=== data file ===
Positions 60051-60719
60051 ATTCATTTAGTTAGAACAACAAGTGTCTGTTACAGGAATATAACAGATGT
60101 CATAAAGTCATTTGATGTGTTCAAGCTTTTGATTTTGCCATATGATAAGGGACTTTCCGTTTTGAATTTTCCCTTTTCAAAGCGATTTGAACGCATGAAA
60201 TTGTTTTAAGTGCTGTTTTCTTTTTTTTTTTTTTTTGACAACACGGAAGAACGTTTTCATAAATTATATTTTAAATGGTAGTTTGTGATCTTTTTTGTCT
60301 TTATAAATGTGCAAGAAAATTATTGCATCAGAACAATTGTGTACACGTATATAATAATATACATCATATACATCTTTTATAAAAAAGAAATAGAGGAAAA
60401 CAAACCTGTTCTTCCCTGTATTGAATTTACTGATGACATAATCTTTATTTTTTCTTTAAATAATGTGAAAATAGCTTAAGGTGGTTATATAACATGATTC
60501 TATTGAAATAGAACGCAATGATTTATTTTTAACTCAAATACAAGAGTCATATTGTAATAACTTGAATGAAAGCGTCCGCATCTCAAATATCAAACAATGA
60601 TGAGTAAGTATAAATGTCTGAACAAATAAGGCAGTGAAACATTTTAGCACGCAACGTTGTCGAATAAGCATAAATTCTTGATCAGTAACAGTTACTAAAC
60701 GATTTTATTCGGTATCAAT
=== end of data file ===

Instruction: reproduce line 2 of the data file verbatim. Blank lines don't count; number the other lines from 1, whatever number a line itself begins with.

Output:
60051 ATTCATTTAGTTAGAACAACAAGTGTCTGTTACAGGAATATAACAGATGT